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Center courses now taught in Spanish

September 25, 2008

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The Kansas Small Business Development Center, 734 Vt., Suite 104, Lawrence, recently announced that a series of online entrepreneurial courses are now available in Spanish.

The courses address starting a business, managing finances and foundations of marketing, and take between 30 and 120 minutes to complete.

"The courses are excellent in quality as well as translation," said Steve Cisneros, executive director of the Hispanic & Latino American Affairs Commission. "I am so very glad that they have been made available to the community."

Potential small business owners and existing business owners can access the courses for free at ksbdc.biz.

Comments

SettingTheRecordStraight 6 years, 5 months ago

This will really help with assimilation. (sarcasm)

average 6 years, 5 months ago

Whether it was for the best or not, German was indeed the primary language in places like Ellinwood and Schoenchen, and not just for first-generation immigrants. German-language public schools, German newspapers, etc. It wasn't until WWI that it mostly died out.

SettingTheRecordStraight 6 years, 5 months ago

q,My family didn't immigrate to America until the late 1800's, so my ancestors were not a part of the colonization of this country and were not confronted with having to learn any indigenous toungues. Nevertheless, you avoid my point that all immigrants to America must learn English, as my Swedish and German great-great grandparents did, if they want to succeed here.This is not a difficult concept, but it is somehow lost on some like q.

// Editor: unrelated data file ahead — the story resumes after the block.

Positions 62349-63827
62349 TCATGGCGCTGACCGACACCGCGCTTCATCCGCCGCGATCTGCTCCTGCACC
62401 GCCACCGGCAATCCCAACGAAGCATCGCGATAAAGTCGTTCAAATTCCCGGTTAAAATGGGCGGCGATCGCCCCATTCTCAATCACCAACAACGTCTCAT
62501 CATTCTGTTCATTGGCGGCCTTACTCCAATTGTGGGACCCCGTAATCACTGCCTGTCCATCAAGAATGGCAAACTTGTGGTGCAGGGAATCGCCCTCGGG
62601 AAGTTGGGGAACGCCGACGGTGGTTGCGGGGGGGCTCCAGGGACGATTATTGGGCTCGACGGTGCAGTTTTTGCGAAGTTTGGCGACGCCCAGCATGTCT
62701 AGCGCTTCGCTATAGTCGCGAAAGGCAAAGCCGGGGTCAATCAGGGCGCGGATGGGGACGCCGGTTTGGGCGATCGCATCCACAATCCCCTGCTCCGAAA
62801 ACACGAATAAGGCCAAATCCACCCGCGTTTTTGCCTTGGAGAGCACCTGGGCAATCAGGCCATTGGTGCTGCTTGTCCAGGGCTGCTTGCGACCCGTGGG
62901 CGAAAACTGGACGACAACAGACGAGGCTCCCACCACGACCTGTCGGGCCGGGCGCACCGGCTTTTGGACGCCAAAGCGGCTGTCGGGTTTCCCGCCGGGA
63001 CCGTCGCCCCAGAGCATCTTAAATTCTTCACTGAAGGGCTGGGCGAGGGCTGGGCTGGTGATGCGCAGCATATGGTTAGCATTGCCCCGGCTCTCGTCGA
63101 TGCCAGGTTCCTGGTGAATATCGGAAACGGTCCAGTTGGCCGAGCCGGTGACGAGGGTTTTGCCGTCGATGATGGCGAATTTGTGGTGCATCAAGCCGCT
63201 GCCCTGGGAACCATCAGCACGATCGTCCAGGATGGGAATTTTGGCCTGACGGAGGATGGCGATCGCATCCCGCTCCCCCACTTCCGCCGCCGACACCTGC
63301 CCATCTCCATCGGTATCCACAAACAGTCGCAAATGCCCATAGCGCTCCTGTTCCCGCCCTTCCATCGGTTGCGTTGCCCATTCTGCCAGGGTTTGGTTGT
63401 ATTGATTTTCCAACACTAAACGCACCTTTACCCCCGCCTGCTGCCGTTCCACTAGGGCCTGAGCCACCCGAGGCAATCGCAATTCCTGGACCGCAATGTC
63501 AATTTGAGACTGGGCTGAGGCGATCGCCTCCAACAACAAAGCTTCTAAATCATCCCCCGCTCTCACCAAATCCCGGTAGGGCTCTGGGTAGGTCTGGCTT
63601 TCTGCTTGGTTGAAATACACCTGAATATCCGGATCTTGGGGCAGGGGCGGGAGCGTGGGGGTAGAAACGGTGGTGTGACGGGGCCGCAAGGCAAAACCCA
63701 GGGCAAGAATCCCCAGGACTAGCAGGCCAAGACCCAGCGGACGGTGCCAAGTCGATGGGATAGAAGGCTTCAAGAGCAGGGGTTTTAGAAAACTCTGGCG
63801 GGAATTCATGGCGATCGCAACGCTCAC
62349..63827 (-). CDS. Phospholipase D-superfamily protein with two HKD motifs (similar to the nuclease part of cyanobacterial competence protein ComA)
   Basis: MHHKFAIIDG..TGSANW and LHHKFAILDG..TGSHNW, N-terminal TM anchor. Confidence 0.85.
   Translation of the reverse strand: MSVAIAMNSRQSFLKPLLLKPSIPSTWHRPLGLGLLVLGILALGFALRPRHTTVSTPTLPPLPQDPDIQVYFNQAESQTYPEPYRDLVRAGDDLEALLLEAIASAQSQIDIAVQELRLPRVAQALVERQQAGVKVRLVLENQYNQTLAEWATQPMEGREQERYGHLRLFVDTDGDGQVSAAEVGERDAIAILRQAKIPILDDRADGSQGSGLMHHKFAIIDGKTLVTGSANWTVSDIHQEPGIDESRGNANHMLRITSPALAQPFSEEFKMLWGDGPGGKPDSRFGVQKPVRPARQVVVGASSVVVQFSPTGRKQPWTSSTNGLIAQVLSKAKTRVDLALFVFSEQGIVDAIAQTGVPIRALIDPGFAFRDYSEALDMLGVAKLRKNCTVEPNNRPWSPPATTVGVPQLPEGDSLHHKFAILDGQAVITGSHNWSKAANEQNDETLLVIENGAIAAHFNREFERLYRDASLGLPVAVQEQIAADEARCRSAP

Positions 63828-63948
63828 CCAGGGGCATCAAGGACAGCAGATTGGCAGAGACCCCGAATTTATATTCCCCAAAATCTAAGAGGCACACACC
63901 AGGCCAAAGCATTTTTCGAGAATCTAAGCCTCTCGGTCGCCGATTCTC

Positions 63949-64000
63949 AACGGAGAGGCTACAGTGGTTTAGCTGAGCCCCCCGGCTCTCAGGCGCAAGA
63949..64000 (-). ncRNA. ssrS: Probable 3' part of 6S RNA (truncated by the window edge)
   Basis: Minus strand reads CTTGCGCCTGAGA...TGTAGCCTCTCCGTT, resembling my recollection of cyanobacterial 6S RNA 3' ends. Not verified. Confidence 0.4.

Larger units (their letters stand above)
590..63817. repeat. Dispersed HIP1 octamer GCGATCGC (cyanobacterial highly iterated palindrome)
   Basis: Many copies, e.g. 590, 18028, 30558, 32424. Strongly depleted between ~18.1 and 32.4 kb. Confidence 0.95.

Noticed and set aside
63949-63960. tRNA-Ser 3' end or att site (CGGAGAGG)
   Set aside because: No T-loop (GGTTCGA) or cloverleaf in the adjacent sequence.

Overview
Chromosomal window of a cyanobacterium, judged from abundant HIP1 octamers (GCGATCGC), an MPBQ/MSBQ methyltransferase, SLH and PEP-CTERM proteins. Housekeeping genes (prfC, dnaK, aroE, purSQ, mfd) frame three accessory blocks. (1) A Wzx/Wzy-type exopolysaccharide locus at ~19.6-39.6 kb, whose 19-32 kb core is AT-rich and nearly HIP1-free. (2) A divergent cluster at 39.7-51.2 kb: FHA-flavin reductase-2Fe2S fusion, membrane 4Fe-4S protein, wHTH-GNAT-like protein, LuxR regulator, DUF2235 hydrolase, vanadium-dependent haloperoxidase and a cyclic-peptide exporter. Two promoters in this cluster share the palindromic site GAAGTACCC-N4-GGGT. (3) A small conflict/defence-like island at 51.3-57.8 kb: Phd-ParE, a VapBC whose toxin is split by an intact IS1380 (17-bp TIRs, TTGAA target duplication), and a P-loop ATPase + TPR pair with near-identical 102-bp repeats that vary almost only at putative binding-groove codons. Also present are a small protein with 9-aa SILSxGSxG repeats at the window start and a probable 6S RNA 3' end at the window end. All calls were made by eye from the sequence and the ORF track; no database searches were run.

ontheotherhand 6 years, 5 months ago

They should learn English so they can learn to use big words ("assimilation") like STRS. (sarcasm)

q_ball2kand1 6 years, 5 months ago

Hey SRTS did your ancestors immediately learn to speak Cherokee, Navajo, etc. when they came to this country?

just_another_bozo_on_this_bus 6 years, 5 months ago

" Nevertheless, you avoid my point that all immigrants to America must learn English, as my Swedish and German great-great grandparents did, if they want to succeed here."More than likely, those first generation immigrants continued speaking their native languages all their lives-- it was the second generation who became full-time, comfortably competent English speakers. It's really no different today.

SettingTheRecordStraight 6 years, 5 months ago

They should learn to speak English because they're in an English-speaking country. I can't expect to go to Colombia or Ecuador and expect to succeed without learning Spanish.

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